I am referring specifically to someone who has never ever had a client who they have practiced their newly learned skill or area of expertise on yet. If you are meeting with a professional who has never performed their service before, avoid using them. How do you find this out? You can simply ask. Politely inquire how many clients they have performed their specific service for. Observe how they answer and note whether they hesitate, stumble, or provide vague answers. While everyone needs to have their “first” when they are new to their profession, as an entrepreneur with a new or growing business, you don’t want your business to be the “testing ground” for the professional to lean their craft on. You’re looking for someone who can help you move your business forward as swiftly as possible based on proven methods they’ve used before.

4) Secretive/Not Transparent Professionals
Trust is a critical factor in deciding who to partner with/hire for your business. Competent professionals understand that being open and honest about their abilities, business practices, and results, with potential clients fosters trust. Individuals or organizations who are reluctant or unwilling to answer good-faith questions are not ones that you want to work with. Being given evasive, short, or partial answers to your questions often implies that there is something to hide or unfavorable information. Regardless of what others have said about a company or professional, always go with your gut and common sense, and avoid individuals or organizations who are secretive and not forthcoming about their business.

5) Friends/Relatives not Legally Registered for Business
Sometimes you may want to support friends and relatives who offer to perform services for you, to help keep money “in the family or community.” Along with this, they usually offer you an irresistible “deal,” charging you way below what other businesses or professionals charge for the same service. The problem is that the friend or relative—although they may be licensed—does not have a legally registered business. So in essence, their work is done “off the books” and paid in cash.
Besides the potential legal ramifications of doing business in this way, there are also other problems:
o At tax time, you cannot count their work as a legitimate deductible expense for your business—which it can and probably should be—because you have no receipt or invoice for the work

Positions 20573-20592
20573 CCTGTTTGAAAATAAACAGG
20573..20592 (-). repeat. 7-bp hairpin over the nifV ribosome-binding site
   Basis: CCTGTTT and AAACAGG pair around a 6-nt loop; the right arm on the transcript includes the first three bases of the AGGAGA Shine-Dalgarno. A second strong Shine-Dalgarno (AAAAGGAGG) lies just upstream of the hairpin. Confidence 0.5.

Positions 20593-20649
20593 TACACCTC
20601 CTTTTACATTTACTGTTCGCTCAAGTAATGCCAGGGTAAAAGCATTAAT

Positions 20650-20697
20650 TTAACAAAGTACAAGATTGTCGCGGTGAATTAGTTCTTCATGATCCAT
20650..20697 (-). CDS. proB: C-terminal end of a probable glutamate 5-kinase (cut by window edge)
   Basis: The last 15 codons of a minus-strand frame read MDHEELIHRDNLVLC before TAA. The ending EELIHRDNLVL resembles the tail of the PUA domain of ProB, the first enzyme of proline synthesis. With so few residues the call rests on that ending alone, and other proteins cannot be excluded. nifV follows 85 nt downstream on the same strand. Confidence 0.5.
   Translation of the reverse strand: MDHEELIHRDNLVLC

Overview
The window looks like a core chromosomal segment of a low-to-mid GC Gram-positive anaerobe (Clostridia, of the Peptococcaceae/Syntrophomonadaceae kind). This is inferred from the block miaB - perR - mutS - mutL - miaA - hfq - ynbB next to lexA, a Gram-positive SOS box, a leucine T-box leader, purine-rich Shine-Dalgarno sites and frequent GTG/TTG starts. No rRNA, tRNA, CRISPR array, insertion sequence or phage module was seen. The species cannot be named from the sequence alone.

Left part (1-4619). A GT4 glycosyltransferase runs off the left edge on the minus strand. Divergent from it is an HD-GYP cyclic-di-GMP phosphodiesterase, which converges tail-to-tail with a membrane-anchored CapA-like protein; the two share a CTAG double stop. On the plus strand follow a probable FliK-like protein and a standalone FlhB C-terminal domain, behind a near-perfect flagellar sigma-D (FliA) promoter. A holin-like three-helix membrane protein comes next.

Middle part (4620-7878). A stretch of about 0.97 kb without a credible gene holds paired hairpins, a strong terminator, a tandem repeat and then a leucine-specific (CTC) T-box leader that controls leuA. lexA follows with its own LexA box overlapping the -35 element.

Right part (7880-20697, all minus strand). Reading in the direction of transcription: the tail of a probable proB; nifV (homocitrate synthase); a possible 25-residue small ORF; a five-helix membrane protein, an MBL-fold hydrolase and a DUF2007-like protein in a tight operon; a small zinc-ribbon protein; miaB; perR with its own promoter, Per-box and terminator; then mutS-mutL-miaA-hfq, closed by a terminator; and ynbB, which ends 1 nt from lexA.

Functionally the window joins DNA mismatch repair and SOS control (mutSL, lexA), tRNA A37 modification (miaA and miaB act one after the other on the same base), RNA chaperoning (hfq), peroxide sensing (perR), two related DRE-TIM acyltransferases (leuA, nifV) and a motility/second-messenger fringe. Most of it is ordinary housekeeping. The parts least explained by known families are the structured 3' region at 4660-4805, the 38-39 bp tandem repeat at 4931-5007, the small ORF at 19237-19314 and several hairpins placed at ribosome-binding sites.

o You have no recourse if your friend or relative does the work poorly, incorrectly, or incompletely. With registered businesses, you can pursue resolutions to problems with them through state Consumer Affair offices or even through many of the businesses’ own Customer Service or Complaint Departments
To avoid legal or financial penalties for your company down the road, always hire legally registered and licensed (if required) professionals to help you with your business. When it comes your business’ financial and legal needs, it often feels tempting to take shortcuts to save money when it comes to hiring the professionals you need. Don’t do it.

Your Business Is Worth It
Your business is your baby. Remember, you’re in it for the long haul. To ensure that you have a thriving, and profitable business for as long as you want to, get the appropriate help you need along the way. By consistently seeking out, verifying, and hiring qualified professionals, you can have confidence that both your business (and personal finances) are as strong and protected as possible.
And you can truly know that you’ve positioned yourself and your business for unlimited profit and financial success, as you work hard to touch, change, and improve the lives of your amazing clients and customers on your entrepreneurial journey!

About Yolanda Ransom

Yolanda Ransom provides personal finance education and training. The CEO & Founder of Yolanda Ransom Consulting, she is a speaker, trainer, writer, and consultant. A certified financial coach with over 20 years’ experience in the financial services industry, she has advised thousands of clients at companies such as NYC’s Office of Financial Empowerment, H&R Block, Xerox, and Chase Mellon Shareholder Services, and has performed over 100 one-on-one financial coaching sessions. Her motto is “If you don’t take control of your own financial future, no one else will do it for you. And you CAN.” She helps professional Black women take control of their finances and has empowered countless individuals to master their money and build wealth. You can find out more about Yolanda and her work at yolandaransom.com